This is the space between the content and its border. With the padding property you can increase or decrease the size of that space.
This is the box’s demarcation line, outside the padding but inside the margin. It is like a “frame.” You can specify the thickness of this frame using the border-width property.
This is the outermost property of the box: the space between it’s border and other boxes. You can specify the size of this space using the margin property.
Look at the example below. Why does the child element (.box__inner) stick out from its parent element (.box) even though its width is set to 100%? (Please check the HTML and CSS by switching the tabs.)
This is very easy for those who know CSS well, but beginners often make mistakes here.
The box size is calculated as the sum total of ‘content + padding + border + margin’. As explained earlier, the width and height properties specify the size of the content area; in the above example the width of “.box” is set to 500px. For“.box__inner,” the width is set to “100%” of its parent’s width (500px). Its padding is set to 10px, and its border is set to 3px. So, the total width of “.box__inner” becomes 500 + 20 (10px padding on each side) + 6 (3px border on each side), 526px.
This is why it is bigger than its parent, despite us having set its width to be 100% of its parent! How can we prevent this? There are 2 approaches:
Method 1: Calculate
With the above understanding, we can calculate the correct width and specify it exactly. If we subtract the padding, border and margin we can specify the correct content area width. In the above example, it would be 500 (the width of the parent content area) – 20 (the total padding width) – 6 (the total border width): so the width of “box__inner” should be “474px” instead of “100%.”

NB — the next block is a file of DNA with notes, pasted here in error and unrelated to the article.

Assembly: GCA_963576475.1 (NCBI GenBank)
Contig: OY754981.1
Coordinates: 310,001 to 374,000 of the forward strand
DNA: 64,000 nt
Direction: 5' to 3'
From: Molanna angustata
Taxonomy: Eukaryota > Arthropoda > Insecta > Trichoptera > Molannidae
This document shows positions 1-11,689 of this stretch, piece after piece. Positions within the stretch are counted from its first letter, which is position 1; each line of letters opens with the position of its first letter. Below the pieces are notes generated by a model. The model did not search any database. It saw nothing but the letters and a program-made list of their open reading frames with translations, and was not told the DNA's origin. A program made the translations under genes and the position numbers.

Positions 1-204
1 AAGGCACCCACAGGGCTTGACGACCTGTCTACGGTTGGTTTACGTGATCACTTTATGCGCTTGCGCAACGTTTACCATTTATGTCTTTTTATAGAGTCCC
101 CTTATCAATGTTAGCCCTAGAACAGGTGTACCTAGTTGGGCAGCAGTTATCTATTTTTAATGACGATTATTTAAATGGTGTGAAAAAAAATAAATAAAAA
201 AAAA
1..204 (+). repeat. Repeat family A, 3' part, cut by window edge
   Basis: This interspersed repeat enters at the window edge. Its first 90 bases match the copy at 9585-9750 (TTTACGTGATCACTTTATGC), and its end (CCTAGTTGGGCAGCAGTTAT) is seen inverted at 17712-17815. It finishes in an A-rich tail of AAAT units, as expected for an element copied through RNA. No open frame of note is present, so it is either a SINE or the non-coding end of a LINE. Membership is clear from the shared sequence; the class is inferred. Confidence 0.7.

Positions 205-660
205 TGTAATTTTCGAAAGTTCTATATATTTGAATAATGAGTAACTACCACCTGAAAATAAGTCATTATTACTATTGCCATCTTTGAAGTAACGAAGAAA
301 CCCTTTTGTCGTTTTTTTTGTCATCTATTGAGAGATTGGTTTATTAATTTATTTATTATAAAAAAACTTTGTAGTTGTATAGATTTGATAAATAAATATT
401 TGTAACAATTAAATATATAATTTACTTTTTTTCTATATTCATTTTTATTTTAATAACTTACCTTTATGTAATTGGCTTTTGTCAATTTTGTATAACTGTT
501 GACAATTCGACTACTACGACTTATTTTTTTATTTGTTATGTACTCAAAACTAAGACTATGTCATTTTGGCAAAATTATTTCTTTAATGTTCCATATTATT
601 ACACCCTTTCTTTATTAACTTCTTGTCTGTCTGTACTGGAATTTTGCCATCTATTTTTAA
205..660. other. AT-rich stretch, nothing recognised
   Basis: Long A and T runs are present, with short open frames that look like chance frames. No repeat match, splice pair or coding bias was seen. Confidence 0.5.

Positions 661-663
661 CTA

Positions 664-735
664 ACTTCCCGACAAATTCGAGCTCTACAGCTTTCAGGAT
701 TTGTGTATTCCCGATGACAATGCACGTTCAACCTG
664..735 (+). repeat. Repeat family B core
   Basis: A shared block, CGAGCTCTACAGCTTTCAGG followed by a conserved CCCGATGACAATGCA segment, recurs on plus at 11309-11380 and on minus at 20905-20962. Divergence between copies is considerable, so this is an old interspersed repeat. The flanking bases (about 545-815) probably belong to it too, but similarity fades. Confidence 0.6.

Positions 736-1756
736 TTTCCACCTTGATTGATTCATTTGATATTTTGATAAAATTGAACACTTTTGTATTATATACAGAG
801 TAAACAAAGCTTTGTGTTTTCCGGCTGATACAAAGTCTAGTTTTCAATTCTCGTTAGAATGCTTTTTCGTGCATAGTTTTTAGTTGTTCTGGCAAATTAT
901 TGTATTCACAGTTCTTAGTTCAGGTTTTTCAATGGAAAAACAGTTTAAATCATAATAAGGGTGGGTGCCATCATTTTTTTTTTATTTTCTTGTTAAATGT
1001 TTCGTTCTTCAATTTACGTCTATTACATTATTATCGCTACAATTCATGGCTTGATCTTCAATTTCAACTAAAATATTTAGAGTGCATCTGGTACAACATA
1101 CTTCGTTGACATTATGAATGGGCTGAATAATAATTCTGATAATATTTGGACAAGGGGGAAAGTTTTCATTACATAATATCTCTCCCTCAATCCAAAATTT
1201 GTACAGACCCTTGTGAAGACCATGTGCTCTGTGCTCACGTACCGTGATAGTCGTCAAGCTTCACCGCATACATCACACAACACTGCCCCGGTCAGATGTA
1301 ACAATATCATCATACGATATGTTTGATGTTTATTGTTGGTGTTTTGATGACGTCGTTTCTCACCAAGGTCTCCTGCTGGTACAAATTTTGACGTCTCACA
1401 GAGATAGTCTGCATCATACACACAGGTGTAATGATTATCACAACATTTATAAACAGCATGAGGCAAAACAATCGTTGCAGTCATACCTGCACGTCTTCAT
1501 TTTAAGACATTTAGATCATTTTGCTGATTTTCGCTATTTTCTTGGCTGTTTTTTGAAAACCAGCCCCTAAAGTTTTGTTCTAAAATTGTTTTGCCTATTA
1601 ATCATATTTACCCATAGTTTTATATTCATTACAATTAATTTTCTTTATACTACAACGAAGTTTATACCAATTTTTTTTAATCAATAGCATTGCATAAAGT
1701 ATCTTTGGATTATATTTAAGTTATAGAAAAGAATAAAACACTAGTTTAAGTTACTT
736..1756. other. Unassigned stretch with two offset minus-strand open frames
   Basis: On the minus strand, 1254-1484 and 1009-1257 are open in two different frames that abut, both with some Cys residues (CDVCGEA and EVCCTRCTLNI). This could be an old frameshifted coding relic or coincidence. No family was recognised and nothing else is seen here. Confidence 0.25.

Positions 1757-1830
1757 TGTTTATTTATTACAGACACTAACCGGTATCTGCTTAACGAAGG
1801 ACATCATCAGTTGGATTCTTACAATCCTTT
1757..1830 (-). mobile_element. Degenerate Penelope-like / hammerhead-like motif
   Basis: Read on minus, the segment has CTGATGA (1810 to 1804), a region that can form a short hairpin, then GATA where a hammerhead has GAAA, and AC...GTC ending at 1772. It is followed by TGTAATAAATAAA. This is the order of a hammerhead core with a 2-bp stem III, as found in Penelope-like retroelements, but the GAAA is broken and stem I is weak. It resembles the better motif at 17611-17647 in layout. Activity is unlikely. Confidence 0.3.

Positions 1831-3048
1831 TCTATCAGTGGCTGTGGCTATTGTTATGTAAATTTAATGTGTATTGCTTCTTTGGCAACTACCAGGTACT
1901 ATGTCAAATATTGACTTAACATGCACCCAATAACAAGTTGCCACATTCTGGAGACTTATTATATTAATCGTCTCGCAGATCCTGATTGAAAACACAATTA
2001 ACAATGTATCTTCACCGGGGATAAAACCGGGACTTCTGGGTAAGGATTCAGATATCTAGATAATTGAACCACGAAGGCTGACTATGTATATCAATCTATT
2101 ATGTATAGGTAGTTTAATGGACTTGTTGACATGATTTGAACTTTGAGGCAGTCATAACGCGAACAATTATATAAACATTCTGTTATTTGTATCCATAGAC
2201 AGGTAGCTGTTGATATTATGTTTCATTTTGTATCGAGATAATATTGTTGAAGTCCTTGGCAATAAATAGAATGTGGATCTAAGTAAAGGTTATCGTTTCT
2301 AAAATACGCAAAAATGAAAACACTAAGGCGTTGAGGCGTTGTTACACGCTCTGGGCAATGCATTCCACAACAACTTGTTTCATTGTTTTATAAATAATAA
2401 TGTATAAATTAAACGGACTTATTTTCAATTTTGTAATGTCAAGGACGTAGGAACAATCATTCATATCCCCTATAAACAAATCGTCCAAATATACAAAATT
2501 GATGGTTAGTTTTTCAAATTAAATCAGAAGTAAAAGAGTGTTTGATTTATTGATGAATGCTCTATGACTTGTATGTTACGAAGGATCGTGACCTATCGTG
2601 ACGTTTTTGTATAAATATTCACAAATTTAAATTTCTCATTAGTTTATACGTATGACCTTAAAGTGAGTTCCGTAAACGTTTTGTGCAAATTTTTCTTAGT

width: 474px; /* 500px - 20px - 6px */
border: 3px solid #ff8410;
You could do it this way, we used to, but it is troublesome. To avoid this trouble, you could use CSS processors like SASS, or calc(), a CSS function that does the calculations for us.
width: calc(100% - 20px - 6px);
border: 3px solid #ff8410;
The calc() function can be used in all major modern browsers now, without the need for a vendor prefix, in most cases. See:
Method 2: Use Box-Sizing
You can use the “box-sizing” property to specify which area will be affected by the dimensions set in the width and height properties.
Valid values for box-sizing are:
- content-box: Width and height specify the dimensions of the content area. This is the default setting.
- padding-box: Width and height include the padding area with the content area.
- border-box: Width and height include the border and the padding area with the content area.
Thus, in the above example you can prevent the child element from sticking out of the parent element just by using “box-sizing: border-box.” There is no need to calculate width.
border: 3px solid #ff8410;
With “box-sizing: border-box”, CSS layout becomes much easier. If you use a pre-written CSS library like sanitize.css, “box-sizing: border-box” will be applied to the root element, cascading to every child element so there’s no need to apply it individually.
Lately, CSS frameworks like Bootstrap and others are making it a norm to apply “box-sizing: border-box” to all elements. It works across most browsers (see: http://caniuse.com/#feat=css3-boxsizing), so I recommend it over taking the trouble to calculate the width each time
As I explained earlier, “block” boxes can have vertical margins. If these margins are adjacent to one another, however, they do not accumulate as you might expect. When your margins are not expanding the way you expect, most of the time this is the problem.
Margin cancellation may seem complicated and hard to use, but there are cases where you can use it effectively to streamline your CSS, so let’s understand it correctly.
When Does it Happen?
Margin cancellation affects the top or bottom margin of boxes that are next to each other, vertically – but it only happens in certain cases: